!-- consent -->
Unfortunately, ever-increasing public spending and green policies inspire little confidence in the Prime Minister.
The author recounts how, despite the opposition of John Major and Conservative MEPs, he kept Boris Johnson on the candidates’ list.
The recent bias in Downing Street against putting the Work and Pensions Secretary up for press conferences and big media shows is inexplicable.
It is seldom a good sign when Governments decide to tinker with the Whitehall architecture.
Throughout the world, there has been a disconnect between British aid and other elements of our overseas policy.
At home, our government’s motives will be questioned, and it will be accused of holding post-colonial attitudes borne of guilt or arrogance.
There will be some bruised personalities on the backbenches who will need careful managing over the next few months, and I hear that Spencer is already on the job.
We need to have a Foreign Affairs Committee that mixes idealism with clear thinking – and holds the Foreign Office to account.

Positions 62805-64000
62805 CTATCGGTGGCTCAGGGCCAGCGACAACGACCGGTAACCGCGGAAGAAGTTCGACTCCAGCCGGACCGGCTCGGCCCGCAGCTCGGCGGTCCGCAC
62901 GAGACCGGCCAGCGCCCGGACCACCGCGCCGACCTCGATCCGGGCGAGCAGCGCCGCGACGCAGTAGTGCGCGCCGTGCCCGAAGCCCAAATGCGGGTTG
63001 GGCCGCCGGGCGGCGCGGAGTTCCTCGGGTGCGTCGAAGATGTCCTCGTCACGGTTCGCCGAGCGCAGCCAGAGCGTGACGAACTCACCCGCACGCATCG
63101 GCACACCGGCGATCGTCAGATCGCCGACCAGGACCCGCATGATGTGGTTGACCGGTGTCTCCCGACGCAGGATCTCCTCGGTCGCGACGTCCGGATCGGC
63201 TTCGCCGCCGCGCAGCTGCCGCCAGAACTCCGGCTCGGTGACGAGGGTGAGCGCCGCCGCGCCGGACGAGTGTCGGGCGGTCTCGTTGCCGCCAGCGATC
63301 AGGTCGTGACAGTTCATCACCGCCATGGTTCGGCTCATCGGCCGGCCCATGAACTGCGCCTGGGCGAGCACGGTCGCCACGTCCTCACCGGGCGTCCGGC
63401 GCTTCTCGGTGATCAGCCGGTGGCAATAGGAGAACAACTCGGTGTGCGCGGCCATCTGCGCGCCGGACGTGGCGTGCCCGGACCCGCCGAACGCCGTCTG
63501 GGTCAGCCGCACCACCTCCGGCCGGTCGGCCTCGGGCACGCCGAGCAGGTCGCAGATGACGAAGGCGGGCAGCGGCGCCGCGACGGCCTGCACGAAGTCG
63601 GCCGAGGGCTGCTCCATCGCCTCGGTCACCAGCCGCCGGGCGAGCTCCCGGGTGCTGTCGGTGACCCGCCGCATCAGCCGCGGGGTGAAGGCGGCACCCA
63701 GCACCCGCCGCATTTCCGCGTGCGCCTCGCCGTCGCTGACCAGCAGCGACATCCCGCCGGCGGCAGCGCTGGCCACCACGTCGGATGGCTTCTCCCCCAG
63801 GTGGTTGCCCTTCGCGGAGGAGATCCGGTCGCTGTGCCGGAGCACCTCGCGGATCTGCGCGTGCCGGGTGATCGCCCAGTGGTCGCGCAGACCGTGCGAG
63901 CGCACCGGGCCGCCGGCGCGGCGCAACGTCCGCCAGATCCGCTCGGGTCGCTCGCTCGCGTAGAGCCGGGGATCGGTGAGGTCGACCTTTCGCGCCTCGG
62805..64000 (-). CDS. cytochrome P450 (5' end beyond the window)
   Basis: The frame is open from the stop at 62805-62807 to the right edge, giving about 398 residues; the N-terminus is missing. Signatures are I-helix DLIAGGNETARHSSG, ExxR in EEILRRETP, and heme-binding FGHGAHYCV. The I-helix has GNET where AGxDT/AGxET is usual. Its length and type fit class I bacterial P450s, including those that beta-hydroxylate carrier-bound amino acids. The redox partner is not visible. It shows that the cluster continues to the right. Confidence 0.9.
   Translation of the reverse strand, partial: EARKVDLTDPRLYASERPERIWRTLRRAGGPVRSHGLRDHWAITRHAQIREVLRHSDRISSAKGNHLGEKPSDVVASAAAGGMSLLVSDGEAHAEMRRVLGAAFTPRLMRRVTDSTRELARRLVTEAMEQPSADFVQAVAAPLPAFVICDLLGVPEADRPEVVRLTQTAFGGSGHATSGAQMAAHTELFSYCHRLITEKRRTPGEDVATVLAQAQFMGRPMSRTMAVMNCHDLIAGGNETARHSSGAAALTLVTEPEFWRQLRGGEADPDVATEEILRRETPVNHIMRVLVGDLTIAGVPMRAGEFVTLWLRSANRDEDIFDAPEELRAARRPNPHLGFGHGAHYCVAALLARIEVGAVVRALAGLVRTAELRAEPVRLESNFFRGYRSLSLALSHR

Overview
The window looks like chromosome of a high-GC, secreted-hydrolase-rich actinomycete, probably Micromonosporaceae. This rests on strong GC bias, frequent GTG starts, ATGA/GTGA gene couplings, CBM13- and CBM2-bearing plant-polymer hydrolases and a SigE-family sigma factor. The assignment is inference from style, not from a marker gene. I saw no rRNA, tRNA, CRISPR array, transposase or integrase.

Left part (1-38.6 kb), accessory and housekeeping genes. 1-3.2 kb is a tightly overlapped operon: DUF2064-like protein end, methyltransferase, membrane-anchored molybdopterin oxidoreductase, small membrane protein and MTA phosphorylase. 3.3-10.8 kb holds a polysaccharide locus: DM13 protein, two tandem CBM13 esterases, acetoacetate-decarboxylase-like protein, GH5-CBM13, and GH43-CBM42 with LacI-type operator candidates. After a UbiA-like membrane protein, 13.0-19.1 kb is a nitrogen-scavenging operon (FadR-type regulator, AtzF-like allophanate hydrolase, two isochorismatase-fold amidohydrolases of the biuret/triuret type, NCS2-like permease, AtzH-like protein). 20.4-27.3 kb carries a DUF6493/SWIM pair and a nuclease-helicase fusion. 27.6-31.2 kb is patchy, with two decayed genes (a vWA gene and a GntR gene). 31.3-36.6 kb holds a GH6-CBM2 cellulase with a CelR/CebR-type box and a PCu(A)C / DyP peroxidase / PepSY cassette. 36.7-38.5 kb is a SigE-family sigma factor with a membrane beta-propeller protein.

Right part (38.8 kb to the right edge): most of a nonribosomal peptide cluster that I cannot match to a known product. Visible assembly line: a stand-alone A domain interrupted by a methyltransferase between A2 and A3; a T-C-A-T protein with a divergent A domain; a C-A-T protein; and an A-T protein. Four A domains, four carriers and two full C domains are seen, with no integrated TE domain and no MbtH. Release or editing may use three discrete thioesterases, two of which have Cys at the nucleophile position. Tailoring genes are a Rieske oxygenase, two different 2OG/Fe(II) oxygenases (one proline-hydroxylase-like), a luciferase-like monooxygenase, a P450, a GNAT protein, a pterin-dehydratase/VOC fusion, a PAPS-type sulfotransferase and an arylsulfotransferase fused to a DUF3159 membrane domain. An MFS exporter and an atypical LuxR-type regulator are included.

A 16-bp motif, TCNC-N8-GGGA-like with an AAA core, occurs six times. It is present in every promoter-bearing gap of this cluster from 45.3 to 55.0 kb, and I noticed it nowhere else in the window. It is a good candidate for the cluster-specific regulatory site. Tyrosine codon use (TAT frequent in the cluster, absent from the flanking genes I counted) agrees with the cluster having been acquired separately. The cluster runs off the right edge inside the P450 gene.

The International Development Secretary won’t be drawn on the Prime Minister’s previous comments on his budget or his Department.
The scale of his domestic ambitions and the legacy of the Iraq War suggest that his ambitions will be limited – for the moment at least.
A separate department was right for the stable, hopeful 1990s. But the years have presented various challenges for which it is less well-suited.
Don’t expect Downing Street to bother too much about what MPs or the media think as it prepares to shake up government and Whitehall.
We should measure the success of our aid programmes by the good we achieve, not simply by the amount of money we spend.
It’s so much more than charity: it bolsters our diplomacy and nurtures trading partners and military allies around the world.
Overseas aid is not just compassionate, but directly tackles the root causes of problems such as extremism and migration which impact us at home.